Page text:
# MinMax Problem Implementation

Problem Statement:

You will be given a list of integers, arr, and a single integer k. You must create an array of length k from elements of arr such that its unfairness is minimized. Call that array subarr.

Unfairness of an array is calculated as: max(subarr) - min(subarr)

Where:

• max denotes the largest integer in subarr
• min denotes the smallest integer in subarr

Complete the maxMin function in the editor below. It must return an integer that denotes the minimum possible value of unfairness.

Solution:

 static int maxMin(int k, int[] arr) {
int arrLen = arr.length;
Arrays.sort(arr);
int[] subArr = Arrays.copyOfRange(arr, 0, k);
int minUnfairness = subArr[k - 1] - subArr;

for ( int j = 1; j < arrLen - k + 1; j++ ) {

subArr = Arrays.copyOfRange(arr, j, j+k);

int tempMinUnfairness = subArr[ k - 1 ] - subArr;

if ( tempMinUnfairness < minUnfairness ) {
minUnfairness = tempMinUnfairness;
}
}

return  minUnfairness;
}

/**
* Valid Test Case For Reference
*/
private static void validTest() {
int[] arr = { 10,100,300,200,1000,20,30 };
int expected = 20;
int result = maxMin(3, arr);
assert (result == expected);
}


The main function to review is maxMin().

Looking forward to your reviews on -

1. What other improvements can be done?
2. What other ways could be there to the problem, as the current approach is Greedy?

Thank you.

Hello and Welcome to Code Review! There are two main concerns I have with your solution:

Side Effects

Your program has side effects outside of its scope: Arrays.sort(arr) When you call this function you are sorting the array object whose reference you have been passed. This means you are sorting the array that exists outside of your method scope, thus transforming any array you have been passed.

Since Arrays.sort() causes side effects, I'd recommend using Arrays.copyOf() to make a local copy, then sort the local copy.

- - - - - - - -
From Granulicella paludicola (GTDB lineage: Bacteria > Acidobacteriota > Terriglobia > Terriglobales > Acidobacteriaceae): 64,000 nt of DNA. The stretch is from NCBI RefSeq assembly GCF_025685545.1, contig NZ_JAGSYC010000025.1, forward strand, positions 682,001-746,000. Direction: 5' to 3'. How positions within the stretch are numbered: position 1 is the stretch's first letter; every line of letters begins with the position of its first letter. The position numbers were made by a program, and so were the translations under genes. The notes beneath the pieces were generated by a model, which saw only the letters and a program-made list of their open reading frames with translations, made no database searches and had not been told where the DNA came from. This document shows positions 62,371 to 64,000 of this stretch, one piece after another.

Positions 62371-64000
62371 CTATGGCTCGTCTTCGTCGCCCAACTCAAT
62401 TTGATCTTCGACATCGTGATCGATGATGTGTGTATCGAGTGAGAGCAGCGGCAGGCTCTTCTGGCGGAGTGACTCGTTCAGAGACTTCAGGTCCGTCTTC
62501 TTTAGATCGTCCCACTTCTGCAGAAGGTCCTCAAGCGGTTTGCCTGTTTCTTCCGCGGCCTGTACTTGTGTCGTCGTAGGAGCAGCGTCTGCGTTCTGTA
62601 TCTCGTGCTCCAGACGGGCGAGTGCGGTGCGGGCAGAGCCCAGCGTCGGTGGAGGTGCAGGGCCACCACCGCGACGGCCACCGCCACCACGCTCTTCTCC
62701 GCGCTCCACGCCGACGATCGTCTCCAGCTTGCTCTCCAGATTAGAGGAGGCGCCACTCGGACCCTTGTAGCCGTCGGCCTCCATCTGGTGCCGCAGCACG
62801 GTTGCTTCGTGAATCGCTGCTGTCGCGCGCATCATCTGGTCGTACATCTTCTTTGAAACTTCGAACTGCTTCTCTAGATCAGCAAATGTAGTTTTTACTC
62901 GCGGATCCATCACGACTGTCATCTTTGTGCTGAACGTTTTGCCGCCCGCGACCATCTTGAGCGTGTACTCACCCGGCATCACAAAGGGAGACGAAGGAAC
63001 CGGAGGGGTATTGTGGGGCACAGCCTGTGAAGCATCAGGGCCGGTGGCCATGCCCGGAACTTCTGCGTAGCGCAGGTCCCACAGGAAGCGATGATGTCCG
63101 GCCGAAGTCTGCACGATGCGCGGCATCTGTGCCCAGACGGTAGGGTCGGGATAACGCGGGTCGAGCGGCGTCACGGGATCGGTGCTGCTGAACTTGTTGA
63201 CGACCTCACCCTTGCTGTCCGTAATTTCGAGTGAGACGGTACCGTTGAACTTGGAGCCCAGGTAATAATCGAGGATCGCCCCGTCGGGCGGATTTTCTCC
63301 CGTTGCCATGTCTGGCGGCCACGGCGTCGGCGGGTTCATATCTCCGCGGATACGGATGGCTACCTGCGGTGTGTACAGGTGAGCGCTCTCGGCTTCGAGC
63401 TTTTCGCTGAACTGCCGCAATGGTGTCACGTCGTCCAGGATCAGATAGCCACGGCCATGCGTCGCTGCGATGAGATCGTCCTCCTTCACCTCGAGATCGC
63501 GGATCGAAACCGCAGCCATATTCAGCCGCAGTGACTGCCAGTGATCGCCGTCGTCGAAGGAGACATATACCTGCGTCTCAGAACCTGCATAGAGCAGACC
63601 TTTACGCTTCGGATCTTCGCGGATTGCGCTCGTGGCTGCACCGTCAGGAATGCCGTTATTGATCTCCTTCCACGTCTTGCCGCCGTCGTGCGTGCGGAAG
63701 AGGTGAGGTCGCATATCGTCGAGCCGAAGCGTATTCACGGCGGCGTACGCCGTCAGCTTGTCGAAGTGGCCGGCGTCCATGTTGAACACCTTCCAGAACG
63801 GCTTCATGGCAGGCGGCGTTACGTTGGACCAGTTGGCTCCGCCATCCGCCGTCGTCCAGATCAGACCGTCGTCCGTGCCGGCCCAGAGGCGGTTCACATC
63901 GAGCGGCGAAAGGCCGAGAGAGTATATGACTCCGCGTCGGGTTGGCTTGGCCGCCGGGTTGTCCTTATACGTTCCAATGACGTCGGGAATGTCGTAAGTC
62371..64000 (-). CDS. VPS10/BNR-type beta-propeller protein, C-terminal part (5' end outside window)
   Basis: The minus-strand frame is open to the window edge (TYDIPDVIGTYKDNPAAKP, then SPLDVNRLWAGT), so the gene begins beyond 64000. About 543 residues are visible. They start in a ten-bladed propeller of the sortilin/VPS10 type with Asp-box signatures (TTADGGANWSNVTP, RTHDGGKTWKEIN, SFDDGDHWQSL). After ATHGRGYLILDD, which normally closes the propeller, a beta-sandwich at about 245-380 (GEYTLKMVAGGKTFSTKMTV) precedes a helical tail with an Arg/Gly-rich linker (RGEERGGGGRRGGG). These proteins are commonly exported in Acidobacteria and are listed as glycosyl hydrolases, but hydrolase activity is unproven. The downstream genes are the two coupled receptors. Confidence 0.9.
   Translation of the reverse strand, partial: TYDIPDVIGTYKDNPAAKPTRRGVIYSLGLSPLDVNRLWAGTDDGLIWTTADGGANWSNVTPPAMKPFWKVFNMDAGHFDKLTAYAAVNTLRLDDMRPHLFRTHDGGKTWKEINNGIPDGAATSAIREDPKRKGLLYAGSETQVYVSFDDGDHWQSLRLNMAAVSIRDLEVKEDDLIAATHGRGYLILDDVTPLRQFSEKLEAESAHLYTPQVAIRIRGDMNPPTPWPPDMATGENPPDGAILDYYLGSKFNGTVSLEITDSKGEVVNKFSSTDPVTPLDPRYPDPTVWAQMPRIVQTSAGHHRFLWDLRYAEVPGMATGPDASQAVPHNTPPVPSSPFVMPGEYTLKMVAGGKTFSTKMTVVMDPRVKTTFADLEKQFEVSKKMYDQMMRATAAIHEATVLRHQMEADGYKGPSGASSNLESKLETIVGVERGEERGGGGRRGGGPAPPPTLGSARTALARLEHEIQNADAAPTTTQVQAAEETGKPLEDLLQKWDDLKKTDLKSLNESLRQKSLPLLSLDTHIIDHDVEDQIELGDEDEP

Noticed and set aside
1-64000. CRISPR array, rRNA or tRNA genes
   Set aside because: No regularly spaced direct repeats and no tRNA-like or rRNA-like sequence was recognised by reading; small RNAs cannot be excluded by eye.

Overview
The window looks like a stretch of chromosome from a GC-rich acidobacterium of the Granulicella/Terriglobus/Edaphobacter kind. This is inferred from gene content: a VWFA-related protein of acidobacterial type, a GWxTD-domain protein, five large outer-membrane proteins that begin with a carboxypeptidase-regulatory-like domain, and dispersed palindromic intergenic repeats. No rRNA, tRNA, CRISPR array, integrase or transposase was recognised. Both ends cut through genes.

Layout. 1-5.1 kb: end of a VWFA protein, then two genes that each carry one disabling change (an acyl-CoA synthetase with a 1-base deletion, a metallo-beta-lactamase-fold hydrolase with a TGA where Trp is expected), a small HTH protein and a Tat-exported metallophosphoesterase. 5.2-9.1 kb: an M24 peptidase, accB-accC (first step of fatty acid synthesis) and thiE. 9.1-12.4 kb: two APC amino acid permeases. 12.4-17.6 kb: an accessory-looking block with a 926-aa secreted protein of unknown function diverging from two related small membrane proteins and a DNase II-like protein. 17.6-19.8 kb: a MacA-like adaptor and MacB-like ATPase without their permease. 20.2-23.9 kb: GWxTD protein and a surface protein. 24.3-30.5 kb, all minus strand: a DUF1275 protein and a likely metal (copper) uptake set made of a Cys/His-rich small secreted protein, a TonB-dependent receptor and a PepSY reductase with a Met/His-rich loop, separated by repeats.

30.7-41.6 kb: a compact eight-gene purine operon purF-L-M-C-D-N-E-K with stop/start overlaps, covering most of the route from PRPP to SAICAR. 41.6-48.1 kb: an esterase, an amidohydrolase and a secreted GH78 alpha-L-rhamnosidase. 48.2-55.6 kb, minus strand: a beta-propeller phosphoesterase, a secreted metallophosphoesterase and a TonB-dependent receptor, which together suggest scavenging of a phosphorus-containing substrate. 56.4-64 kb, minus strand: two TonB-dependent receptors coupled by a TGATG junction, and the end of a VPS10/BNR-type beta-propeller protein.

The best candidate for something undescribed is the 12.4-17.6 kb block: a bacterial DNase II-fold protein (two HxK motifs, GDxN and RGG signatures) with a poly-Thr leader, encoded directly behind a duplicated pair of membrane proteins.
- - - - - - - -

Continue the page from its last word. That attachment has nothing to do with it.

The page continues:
Over-copying

You use Arrays.copyOf() inside your for loop, meaning you are frequently copying and making new arrays. These memory operations are expensive, and unnecessary.

You copy a range, but check only the end points of the range. Would it not make more since to simply check the values that would otherwise become those endpoints? Essentially, while looping, maintain two indeces, the head and tail pointers(i and i+k-1), and check those values rather than creating a new copy.

A good way to view this approach: We are essentially maintaining a abstract sliding range of k elements, and starting at 0, we slide our range along the array, checking each endpoint for a minimum without the need to create concrete copies.

With the above I reduced your solution to the below

static int maxMin(int k, int[] arr) {
int arrLen = arr.length;
//1)Make Sorted Local Copy to prevent Side Effects
int[] localArr = Arrays.copyOf(arr, arrLen);
Arrays.sort(localArr);

int minUnfairness = Integer.MAX_VALUE;
//2)Loop while maintaining two pointers
// NOTE: we use J instead to prevent side effects on the int k
int i = 0;
int j = k - 1;
while(j < arrLen){
int tempMinUnfairness = localArr[j] - localArr[i];
if ( tempMinUnfairness < minUnfairness ) {
minUnfairness = tempMinUnfairness;
}
i++;
j++;
}
return  minUnfairness;
}

• Great review. Its a good idea to make a local copy of the array but as the problem does not need any kind of index maintained, I think that would only increase processing time as well as memory constraints. So I would leave that there. I agree with the abuse of Arrays.copyOf() in for loop.The use of two pointers are great. It just skipped my mind and nice to see your implementation. I appreciate your effort. Thank you very much. – Anit Shrestha Manandhar Apr 15 '19 at 18:00
• Your provided solution passed all the test cases. Thanks again. – Anit Shrestha Manandhar Apr 15 '19 at 18:08